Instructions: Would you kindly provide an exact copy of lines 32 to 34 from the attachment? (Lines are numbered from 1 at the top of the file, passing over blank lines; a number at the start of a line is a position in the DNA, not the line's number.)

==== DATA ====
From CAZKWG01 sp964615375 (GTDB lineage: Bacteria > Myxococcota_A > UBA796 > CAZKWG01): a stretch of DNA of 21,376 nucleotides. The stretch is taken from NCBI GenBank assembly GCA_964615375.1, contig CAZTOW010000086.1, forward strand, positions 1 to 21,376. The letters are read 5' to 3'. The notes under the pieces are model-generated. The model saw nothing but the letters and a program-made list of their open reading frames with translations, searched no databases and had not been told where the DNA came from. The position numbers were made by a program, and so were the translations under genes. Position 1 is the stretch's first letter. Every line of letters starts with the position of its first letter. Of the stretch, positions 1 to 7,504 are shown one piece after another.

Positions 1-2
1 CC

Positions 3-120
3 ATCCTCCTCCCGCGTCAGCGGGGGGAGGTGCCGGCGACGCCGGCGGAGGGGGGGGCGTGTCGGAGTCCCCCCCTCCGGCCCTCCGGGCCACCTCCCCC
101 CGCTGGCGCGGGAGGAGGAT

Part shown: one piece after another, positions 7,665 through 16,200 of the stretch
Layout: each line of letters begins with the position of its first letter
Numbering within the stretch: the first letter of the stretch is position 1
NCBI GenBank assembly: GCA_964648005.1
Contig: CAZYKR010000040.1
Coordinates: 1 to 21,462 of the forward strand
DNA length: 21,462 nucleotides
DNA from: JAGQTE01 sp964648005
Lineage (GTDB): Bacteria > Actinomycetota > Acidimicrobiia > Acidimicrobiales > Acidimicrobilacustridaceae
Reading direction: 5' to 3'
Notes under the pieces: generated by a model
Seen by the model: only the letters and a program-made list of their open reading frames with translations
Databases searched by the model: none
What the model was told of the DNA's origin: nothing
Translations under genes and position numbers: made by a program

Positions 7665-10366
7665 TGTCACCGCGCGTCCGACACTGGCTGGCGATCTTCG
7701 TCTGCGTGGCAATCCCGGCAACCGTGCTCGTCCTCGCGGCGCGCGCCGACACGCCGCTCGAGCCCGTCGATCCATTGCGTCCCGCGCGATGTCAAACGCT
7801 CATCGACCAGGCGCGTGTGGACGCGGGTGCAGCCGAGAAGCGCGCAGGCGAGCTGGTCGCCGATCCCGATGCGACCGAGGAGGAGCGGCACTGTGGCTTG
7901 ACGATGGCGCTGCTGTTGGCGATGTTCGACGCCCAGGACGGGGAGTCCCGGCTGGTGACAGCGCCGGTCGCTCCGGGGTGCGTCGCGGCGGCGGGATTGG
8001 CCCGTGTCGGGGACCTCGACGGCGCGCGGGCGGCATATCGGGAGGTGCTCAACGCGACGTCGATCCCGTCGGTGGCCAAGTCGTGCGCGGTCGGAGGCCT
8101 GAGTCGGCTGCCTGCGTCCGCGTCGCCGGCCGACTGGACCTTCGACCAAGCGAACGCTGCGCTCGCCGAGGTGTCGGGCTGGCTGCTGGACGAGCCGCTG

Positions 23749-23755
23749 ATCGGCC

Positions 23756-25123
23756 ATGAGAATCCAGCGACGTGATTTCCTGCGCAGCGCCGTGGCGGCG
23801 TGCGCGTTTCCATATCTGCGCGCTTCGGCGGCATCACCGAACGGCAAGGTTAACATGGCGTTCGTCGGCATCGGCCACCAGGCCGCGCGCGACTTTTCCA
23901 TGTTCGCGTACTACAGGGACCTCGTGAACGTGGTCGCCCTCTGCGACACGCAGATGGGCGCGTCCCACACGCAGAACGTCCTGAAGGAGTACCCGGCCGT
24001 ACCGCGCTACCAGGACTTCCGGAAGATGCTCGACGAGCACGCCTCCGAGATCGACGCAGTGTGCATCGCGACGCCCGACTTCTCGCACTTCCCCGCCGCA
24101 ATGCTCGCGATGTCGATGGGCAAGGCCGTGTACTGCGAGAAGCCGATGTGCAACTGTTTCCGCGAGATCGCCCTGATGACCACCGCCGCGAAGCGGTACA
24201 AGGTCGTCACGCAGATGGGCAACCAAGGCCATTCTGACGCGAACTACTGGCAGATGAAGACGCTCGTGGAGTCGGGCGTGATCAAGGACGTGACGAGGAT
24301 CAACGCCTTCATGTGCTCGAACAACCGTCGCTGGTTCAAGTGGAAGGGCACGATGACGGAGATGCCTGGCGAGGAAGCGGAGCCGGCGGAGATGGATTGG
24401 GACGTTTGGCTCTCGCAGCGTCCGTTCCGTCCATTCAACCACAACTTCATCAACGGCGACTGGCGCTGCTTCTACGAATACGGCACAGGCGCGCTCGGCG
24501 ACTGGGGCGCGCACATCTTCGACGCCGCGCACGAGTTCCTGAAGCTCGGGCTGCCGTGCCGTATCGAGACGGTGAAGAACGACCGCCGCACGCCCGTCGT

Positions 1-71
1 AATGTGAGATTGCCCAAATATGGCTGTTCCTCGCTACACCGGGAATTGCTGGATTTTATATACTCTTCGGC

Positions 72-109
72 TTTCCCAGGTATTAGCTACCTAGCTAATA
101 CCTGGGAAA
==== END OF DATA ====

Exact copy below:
23756 ATGAGAATCCAGCGACGTGATTTCCTGCGCAGCGCCGTGGCGGCG
23801 TGCGCGTTTCCATATCTGCGCGCTTCGGCGGCATCACCGAACGGCAAGGTTAACATGGCGTTCGTCGGCATCGGCCACCAGGCCGCGCGCGACTTTTCCA
23901 TGTTCGCGTACTACAGGGACCTCGTGAACGTGGTCGCCCTCTGCGACACGCAGATGGGCGCGTCCCACACGCAGAACGTCCTGAAGGAGTACCCGGCCGT